From Alaska Dispatch, Wednesday, October 20, 2010:
The people of Fairbanks spoke loudly and clearly at the polls this year: They didn’t want government dictating to them what could come out of the smokestacks atop their homes.
Enforcing standards for clean-air for everyone, voters decided, reeked of socialism — that policy of ensuring the needs of the many trump the desire of the individual. It is not a popular political philosophy in these tea-party days, especially in Alaska where it has never been a very popular philosophy.
Fairbanks is, after all, the home of the late Joe Vogler, founder of the Alaskan Independence Party, who thought the whole of America too socialist almost 40 years ago when the federal bureaucracy was but a shadow of what it is today. So it came as no big surprise when Fairbanks voters overwhelmingly approved a ballot initiative blocking a North Star Borough plan to fine people for polluting the air with woodsmoke.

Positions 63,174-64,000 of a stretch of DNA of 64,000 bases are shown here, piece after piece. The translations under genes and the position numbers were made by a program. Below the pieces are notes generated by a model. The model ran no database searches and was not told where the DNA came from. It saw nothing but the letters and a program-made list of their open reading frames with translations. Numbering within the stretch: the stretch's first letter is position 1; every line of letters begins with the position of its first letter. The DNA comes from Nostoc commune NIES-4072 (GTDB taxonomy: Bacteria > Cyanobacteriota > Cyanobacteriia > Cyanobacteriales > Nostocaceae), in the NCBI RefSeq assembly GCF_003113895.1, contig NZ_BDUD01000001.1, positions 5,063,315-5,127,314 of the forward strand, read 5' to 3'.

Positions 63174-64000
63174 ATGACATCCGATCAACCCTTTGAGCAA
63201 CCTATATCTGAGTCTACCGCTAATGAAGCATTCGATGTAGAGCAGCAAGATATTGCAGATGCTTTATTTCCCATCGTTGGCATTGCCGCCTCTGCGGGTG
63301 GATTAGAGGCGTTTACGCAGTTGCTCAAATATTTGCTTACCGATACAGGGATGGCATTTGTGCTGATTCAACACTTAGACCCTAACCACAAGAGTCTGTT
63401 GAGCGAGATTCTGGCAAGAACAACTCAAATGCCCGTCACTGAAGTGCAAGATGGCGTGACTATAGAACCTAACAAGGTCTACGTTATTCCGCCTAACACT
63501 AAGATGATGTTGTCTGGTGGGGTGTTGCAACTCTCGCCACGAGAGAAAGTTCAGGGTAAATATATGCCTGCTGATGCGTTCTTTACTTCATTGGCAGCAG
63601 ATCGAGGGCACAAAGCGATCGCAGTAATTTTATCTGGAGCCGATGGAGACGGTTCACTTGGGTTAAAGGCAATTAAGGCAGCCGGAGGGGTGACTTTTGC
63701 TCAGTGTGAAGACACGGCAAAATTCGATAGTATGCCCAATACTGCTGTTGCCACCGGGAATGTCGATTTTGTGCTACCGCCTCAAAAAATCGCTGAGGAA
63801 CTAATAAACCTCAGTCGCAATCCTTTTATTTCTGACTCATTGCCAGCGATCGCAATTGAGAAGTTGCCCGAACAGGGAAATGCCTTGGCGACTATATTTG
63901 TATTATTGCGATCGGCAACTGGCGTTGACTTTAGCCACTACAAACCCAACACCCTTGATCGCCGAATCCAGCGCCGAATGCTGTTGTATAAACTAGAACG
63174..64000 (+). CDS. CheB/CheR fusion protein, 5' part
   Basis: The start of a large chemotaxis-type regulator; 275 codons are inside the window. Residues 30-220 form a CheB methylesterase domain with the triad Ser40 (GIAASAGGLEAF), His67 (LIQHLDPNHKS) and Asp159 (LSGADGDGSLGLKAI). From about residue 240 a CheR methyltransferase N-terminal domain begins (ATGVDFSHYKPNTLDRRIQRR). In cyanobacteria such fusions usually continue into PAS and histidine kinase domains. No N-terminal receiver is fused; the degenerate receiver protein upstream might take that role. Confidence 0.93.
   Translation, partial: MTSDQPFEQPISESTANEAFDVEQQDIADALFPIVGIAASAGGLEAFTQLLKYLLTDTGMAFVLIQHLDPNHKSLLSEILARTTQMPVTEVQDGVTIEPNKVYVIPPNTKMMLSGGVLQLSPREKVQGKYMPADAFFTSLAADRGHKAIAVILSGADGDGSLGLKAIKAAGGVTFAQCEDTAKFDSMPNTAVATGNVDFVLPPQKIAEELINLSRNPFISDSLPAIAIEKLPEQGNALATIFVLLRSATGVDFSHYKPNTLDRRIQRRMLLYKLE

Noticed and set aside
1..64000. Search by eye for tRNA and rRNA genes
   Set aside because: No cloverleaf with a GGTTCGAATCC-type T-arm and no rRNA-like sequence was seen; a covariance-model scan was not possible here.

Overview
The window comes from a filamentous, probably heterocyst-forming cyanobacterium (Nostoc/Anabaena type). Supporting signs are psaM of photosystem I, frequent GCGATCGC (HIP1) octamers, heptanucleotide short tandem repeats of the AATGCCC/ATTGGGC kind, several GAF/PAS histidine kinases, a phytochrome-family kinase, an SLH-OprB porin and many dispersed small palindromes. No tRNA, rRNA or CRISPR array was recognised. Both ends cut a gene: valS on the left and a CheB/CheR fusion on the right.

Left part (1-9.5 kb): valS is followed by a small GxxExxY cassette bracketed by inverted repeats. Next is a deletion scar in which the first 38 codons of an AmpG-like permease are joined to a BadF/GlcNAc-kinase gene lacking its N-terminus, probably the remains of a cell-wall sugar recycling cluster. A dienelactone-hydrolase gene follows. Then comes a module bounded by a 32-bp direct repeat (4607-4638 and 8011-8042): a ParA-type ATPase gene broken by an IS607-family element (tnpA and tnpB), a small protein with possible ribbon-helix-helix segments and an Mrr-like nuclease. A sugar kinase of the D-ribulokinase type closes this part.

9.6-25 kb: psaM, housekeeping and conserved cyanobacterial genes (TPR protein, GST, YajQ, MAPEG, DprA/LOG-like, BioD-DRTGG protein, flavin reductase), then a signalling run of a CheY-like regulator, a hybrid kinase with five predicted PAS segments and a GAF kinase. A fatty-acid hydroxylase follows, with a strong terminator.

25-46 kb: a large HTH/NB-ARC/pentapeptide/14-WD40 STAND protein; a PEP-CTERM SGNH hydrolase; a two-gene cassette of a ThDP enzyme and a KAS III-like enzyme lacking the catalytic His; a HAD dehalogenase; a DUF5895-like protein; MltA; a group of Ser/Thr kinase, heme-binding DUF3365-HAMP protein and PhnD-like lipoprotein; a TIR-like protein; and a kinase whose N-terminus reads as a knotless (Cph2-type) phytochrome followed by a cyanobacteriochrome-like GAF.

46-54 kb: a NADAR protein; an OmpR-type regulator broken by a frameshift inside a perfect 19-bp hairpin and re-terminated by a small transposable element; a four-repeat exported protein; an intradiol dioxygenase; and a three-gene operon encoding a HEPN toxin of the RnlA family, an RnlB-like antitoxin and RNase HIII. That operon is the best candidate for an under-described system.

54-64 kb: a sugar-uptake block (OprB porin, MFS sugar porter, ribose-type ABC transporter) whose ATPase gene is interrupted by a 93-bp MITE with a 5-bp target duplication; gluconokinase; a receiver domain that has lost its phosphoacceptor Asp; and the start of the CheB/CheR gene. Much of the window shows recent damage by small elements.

Unfortunately, the end result of that vote is that people are likely to pollute the air with woodsmoke again this winter and borough officials are having a devil of a time trying to figure out what to do about it.
Continue reading: Clean air and the cost of freedom